Jobless Lives Matter: A Letter from PIC CEO, Gay Plair Cobb and Board Chair, Dezie Woods- Jones

 

Dear Friends and Colleagues,

We find it uncomfortable and unprecedented to be in struggle with a city that we love, but we believe this a temporary moment, and take this opportunity to continue to reach forward and lift up our community through our work.  However, we will not be distracted from doing that work even if that means ruffling a few feathers.

It would be an understatement to say that the board and staff of the Oakland Private Industry Council, Inc. were stunned by the San Francisco Chronicle’s June 2 article “Non-Profit Hits Up Oakland for Assist.” As you have been a valued partner in our work over the years, we are providing you with our perspective while encouraging you to ask questions, challenge anything and give feedback!

What was not reported by the Chronicle is that the City Council voted to award the PIC the additional funds needed to do its work, which is a good indication that they are on the way to reforming a City-based system whose budgeting has failed to put the needs of its most vulnerable citizens first. Council members, civil rights advocates, community groups and clients acknowledged the essential work of the PIC at the June 2 City Council meeting, while criticizing the City’s administration of steadily diminishing federal job training funds.

The PIC’s decades long history as a non-profit organization providing training and employment services to Oakland’s neediest was called into question by the Chronicle which appears to support those who want to use these vital funds for the city’s expensive staff structures instead of making those funds available to those who suffer the sting of unemployment and poverty. Increasingly scarce resources require thoughtful consideration in how they are distributed to maximize their impact as well as the intent of federal workforce legislation.

Following are a few points to carefully consider regarding the SF Chronicle article:

  • Responsible, balanced journalism requires a response from all sides of an issue, especially true for a front page, lead article. We were given no reasonable time to respond (2 hours) and no indication whatsoever that the reporter was on deadline or required an immediate call-back. Instead the article went to press without balance, context, or reference to easily available public information on the issues the paper attempted to raise.
  • The matter before the City Council was categorized by the Chronicle as a second “bail-out.”  Not only was there never a first bailout, but more importantly, the City Council made it clear that our request was not a bail out, but was required by the City’s long-standing failure to comply with federal regulations on how to determine fair pricing for services that it requires.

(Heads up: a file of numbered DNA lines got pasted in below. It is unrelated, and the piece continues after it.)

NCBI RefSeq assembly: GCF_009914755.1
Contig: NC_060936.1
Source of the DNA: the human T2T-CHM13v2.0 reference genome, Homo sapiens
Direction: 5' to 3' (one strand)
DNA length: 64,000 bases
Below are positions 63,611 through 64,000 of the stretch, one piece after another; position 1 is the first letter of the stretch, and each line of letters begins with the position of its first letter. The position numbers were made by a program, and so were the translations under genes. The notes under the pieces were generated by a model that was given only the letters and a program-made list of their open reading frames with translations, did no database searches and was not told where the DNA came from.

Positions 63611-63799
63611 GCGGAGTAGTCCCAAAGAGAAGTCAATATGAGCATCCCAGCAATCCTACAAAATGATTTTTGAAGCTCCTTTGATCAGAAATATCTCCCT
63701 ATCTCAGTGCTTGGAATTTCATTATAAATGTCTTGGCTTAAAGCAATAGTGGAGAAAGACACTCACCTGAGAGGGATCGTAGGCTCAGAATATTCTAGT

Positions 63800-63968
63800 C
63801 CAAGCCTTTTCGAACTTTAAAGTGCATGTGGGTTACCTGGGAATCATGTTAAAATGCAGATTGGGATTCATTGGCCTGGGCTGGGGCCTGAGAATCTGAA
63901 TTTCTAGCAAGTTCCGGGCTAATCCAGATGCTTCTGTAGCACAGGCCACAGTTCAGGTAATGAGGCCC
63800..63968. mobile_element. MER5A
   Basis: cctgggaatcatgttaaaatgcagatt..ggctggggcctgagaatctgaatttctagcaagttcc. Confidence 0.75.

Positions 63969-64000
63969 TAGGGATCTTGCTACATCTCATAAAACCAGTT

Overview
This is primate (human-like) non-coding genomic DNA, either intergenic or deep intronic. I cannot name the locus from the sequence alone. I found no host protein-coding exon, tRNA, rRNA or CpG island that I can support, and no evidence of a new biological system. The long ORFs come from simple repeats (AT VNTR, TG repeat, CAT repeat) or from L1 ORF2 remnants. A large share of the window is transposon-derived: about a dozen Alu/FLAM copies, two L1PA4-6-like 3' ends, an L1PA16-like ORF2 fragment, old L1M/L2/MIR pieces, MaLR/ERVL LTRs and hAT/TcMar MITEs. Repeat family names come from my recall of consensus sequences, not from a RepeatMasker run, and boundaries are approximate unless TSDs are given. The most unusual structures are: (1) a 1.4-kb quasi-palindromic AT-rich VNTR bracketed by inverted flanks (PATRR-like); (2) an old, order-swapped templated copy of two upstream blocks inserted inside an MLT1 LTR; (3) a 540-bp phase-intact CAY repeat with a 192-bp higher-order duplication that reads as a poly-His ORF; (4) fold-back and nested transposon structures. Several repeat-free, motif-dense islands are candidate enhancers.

• The PIC has a 30+ year track record of successful (“clean”) audits. We value the public’s trust and have always treated the public’s money with care and respect. There were several other red-herring points raised by the reporter, and all such matters referenced have been adjudicated in the PIC’s favor or resolved after our response.
  • Whether the Chronicle will respond to correct such one-sided and incomplete reporting is another matter. We have requested a meeting with the publisher and are awaiting an answer.

We value the relationship we have had with city government over these many years, and we offer the following as constructive criticism to move closer to our shared objective of serving our unemployed and underemployed residents:

  • We believe the City has a responsibility to follow the requirements of federal regulations when administering a system that affects so many of our neediest citizens. Oakland has failed for years to determine the legally required level of funding that must go to serving job seekers and employers. Instead it has taken “off the top” what it thinks City government needs — this year 32% of allotted funding.
  • We are dismayed that the City and the Oakland WIB do not hold themselves accountable for failures of performance resulting in significant sums of job training funds being returned, unused, to the state. In addition, failure to meet required performance measures puts continued funding to Oakland at risk.The practice of blaming service providers for the city’s shortcomings does not serve anyone’s best interest. Rather, the City should seek the higher ground of supporting those who need help to simply survive in an increasingly expensive city.
  • In direct violation of the City’s own Prompt Payment Ordinance, the City has held up reimbursement payments to the many non-profits serving Oakland’s needy youth and adults, sometimes for months, with no reason. There has been a consistent insensitivity to the cash flow needs of non-profit service organizations and, thus, to the people they serve. As a result some organizations have closed their doors. (A special thanks to the City Council for affirming its original intent that the Ordinance does apply to “grant funded programs.” This will make it easier for non-profits to continue their work, uninterrupted.)

On behalf of the board and staff of the Oakland PIC, we are grateful and honored to serve our mighty Oakland community, and look forward to the next thirty years (well…maybe not us!) of advocating for those who need and deserve our help.   Jobless lives truly do matter.

 

In peace and spirit,

Gay Plair Cobb, Chief Executive Officer

Dezie Woods-Jones, Chair, Board of Directors